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Extrapulmonary small cell cancer

Donald C Doll, MD
Section Editor
Rogerio C Lilenbaum, MD, FACP
Deputy Editor
Sadhna R Vora, MD


Small cell carcinoma is a distinct clinicopathologic entity that usually arises in the lung but can also originate in a wide range of extrapulmonary sites. Small cell carcinoma is the preferred terminology, but these tumors have also been referred to as oat cell carcinoma or sarcoma, small cell neuroendocrine carcinoma, small cell tumor, anaplastic cell carcinoma, microcytoma, reserve cell carcinoma, undifferentiated carcinoma, Kulchitsky cell carcinoma, and carcinoma with amine precursor uptake decarboxylation (APUD) cell differentiation. These tumors are thought to originate from totipotent stem cells present in all tissues, although some small cell carcinomas may arise from more well-differentiated tumors.

Extrapulmonary small cell carcinomas (ESCCs) are extremely rare; these tumors have been described most frequently in the urinary bladder, prostate, esophagus, stomach, colon and rectum, gallbladder, larynx, salivary glands, cervix, and skin. In addition, small cell carcinoma will occasionally present with metastatic disease, and a primary site cannot be identified (small cell carcinoma of unknown primary).

The diverse origin of these ESCCs is illustrated by a study of 120 patients, in which the site of origin was the female genital tract (26 percent), gastrointestinal tract (23 percent), genitourinary tract (19 percent), head and neck (16 percent), unknown primary site (13 percent), and other sites (4.3 percent) [1]. Similar findings have been reported by other groups [2,3].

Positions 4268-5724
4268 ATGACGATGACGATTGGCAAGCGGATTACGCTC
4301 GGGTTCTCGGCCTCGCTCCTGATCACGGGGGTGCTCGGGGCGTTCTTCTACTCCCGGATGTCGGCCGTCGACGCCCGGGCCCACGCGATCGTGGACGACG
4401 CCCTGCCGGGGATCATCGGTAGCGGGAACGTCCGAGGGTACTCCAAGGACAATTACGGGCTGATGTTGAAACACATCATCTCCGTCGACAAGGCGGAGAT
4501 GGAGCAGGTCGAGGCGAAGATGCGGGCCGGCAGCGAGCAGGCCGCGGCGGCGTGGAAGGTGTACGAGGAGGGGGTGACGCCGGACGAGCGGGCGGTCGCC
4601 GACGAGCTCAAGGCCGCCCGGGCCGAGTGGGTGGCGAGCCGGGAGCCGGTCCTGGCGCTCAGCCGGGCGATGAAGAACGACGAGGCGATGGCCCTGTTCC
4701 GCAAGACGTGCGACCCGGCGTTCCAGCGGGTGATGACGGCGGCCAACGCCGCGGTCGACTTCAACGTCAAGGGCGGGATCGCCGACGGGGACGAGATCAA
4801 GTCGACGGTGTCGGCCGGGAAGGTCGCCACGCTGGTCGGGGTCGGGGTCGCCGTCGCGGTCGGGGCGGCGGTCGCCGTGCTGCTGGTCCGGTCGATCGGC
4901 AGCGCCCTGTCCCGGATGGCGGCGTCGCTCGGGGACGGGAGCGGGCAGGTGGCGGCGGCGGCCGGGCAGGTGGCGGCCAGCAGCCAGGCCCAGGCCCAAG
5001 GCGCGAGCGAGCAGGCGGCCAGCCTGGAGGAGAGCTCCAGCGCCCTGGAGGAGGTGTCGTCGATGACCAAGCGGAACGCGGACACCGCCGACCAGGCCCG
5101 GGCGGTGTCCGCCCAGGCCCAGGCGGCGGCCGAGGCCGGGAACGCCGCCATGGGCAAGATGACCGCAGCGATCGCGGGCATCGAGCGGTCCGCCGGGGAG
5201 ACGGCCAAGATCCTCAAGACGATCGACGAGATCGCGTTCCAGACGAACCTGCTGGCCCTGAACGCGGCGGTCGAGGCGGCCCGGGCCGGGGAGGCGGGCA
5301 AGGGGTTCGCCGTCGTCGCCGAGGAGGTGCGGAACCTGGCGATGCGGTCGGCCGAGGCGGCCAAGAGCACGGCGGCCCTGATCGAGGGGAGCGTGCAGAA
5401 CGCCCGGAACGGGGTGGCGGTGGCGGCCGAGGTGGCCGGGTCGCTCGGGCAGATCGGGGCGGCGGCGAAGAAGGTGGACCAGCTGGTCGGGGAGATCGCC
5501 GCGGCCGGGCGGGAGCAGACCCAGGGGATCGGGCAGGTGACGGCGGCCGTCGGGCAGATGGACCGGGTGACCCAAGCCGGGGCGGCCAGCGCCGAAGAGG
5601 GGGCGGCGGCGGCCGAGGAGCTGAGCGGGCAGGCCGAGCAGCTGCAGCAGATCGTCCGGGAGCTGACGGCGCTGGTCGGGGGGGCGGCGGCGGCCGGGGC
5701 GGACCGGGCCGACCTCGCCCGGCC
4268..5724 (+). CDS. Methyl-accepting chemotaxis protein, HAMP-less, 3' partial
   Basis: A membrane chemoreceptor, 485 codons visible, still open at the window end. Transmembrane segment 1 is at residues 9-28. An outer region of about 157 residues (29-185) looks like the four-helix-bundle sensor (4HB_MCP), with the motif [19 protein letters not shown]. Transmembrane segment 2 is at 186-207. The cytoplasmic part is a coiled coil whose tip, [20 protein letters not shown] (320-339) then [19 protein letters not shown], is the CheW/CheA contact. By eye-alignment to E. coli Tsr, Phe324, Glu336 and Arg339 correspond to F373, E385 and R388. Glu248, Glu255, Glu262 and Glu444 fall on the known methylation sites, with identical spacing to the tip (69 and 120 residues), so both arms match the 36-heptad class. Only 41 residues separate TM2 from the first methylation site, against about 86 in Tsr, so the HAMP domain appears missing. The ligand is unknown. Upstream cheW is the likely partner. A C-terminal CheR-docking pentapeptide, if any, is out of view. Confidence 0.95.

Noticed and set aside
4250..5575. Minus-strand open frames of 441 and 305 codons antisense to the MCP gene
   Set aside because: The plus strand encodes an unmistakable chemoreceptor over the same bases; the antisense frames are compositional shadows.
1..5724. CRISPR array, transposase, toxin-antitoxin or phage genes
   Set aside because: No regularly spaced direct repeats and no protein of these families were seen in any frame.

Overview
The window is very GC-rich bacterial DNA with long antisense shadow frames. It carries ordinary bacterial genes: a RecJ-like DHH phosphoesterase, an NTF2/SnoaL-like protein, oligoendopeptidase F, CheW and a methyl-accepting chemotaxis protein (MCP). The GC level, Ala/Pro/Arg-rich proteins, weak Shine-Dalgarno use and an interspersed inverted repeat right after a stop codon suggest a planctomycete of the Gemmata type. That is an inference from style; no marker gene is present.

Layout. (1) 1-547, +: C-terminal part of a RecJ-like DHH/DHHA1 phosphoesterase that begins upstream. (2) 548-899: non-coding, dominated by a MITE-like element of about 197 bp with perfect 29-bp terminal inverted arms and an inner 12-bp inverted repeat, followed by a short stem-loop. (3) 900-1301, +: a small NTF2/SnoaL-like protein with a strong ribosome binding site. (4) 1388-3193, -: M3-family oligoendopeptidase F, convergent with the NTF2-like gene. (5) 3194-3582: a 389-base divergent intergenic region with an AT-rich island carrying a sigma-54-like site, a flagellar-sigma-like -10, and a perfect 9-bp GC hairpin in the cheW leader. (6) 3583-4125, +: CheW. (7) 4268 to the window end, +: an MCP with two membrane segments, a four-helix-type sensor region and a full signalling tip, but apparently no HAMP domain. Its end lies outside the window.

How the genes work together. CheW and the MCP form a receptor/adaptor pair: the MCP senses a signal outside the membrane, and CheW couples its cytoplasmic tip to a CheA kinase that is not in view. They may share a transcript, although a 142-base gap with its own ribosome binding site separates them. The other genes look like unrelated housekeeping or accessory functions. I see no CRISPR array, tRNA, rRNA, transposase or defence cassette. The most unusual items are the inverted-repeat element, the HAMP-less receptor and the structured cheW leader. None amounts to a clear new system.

Although extrapulmonary undifferentiated large cell neuroendocrine carcinomas are distinct histologically, the natural history of such lesions is similar to that of ESCC, and the treatment approach is the same. (See "Pathology of lung malignancies", section on 'Large cell neuroendocrine carcinoma'.)

The key features and general management of ESCCs will be reviewed here, followed by a discussion of ESCCs that arise in relatively more common sites. ESCCs arising in the tubular gastrointestinal tract and the pancreas, cervix, urinary bladder, and with an unknown primary are discussed separately, as is Merkel cell carcinoma of the skin, which is included in the differential diagnosis of these tumors.

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Literature review current through: Nov 2017. | This topic last updated: Jul 26, 2017.
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